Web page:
I think it is a LITTLE disturbing how much time we are willing to devote to looking pretty, with no other intention.
She seems prettier but not more attractive. This may be particular to my own perception, but I find women in heavy makeup to be kind of repellent--because that signals to me that this is a woman who seeks to fit into a system I personally find stifling, who feels compelled to devote a lot of time and energy into drawing sexual attention, or who does not love herself and seeks to hide.
PS: I'd be remiss not to include my boyfriend's reaction, which was that the makeup job in the photo was the equivalent to "Barry Bonds taking steroids."
If you're simply trying to attract a temporary partner — whether because you're Anne Boleyn and you desperately need to bear the king a male heir, or because you're just looking for a one-night stand — then there are massive benefits to be had from faking it, so to speak, with makeup. Make like Marilyn and use the power of shading to grant you a wide forehead, high cheekbones, and a narrow chin — at least for the night. It'll help you lure in your bait, and who cares what they think in the morning? You got what you came for.
But if you're looking for something more substantial, whether that be a relationship or just human interaction based on mutual honesty, then maybe there can be too much makeup. The person you're interacting with is getting, for all intents and purposes, a Photoshopped version of yourself, and you are now operating under a mask... literally. (I mean, if you're the type of person who can totally divorce your sense of personal identity from your surface-level looks, then you are an amazing creature, but I have yet to meet someone who functions that way.) With a makeover like this one, you've set yourself up on a pedestal that you now must constantly scramble to stay on top of.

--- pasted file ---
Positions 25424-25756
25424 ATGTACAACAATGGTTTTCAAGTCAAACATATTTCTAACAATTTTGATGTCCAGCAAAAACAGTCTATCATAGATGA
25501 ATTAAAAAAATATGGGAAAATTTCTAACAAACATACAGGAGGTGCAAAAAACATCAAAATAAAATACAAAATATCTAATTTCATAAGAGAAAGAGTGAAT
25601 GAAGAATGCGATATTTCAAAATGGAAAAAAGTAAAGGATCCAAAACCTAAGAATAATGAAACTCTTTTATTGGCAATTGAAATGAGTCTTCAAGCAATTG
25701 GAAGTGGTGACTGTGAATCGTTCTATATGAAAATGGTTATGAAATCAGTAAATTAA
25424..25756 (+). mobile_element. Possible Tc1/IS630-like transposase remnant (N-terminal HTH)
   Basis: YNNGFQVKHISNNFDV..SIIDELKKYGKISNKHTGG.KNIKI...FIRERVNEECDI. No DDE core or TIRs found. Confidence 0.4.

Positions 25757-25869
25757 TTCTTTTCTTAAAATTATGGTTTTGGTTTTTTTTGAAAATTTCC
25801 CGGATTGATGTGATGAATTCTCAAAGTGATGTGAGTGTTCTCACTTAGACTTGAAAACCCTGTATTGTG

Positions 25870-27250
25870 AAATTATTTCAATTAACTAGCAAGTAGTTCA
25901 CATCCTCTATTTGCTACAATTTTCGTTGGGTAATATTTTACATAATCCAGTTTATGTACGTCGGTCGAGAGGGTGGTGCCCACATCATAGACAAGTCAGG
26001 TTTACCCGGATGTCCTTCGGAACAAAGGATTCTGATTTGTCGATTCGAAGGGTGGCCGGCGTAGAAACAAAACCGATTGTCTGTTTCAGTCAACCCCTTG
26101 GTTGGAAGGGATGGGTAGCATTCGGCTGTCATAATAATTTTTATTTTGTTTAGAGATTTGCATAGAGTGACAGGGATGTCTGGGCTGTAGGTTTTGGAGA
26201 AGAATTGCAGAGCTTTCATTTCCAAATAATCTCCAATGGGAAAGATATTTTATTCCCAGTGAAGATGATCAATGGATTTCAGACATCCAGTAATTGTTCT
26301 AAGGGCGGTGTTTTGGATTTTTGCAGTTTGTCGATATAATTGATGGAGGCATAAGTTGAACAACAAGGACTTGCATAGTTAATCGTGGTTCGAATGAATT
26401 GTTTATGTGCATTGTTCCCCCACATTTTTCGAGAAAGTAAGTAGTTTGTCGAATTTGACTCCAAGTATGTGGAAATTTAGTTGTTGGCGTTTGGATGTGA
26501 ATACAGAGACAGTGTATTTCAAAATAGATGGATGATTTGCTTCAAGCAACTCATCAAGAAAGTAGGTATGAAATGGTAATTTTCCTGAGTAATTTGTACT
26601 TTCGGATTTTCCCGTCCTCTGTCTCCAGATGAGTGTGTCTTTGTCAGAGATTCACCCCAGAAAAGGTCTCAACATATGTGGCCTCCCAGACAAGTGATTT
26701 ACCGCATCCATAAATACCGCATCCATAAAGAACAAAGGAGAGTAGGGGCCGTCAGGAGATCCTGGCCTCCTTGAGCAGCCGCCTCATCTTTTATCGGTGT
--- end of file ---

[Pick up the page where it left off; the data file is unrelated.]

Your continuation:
But hold up: Is this longing for a "real self" just a passé construct that we'll soon be evolving past? Maybe humans are moving into a stage where artifice is more and more the norm (how many sci-fi texts have you read where humans have perfect robot bodies, or only communicate through computer-like machines, or use other inventions that eliminate the need for interacting with our real, imperfect bodies?). That's certainly a possibility, and maybe it's naive to protest against it. After all, if we can look like a better, less pixilated, more perfect version of ourselves... why shouldn't we? And who cares if it's fake?
It all comes down to how much respect you have for the genuine. If you like to know what's real — like the shape of someone's nose sans highlighter — then you'll see this Reddit photo as, yeah, a form of deception. If you embrace artifice and see no reason to cling to the genuine, you'll appreciate the Reddit photo as a savvy way to get ahead in society. And if you just really, really enjoy putting on makeup, because you enjoy the craft of contouring and you feel great when you do it, then cake on that foundation without shame, and perfect those barrel curls.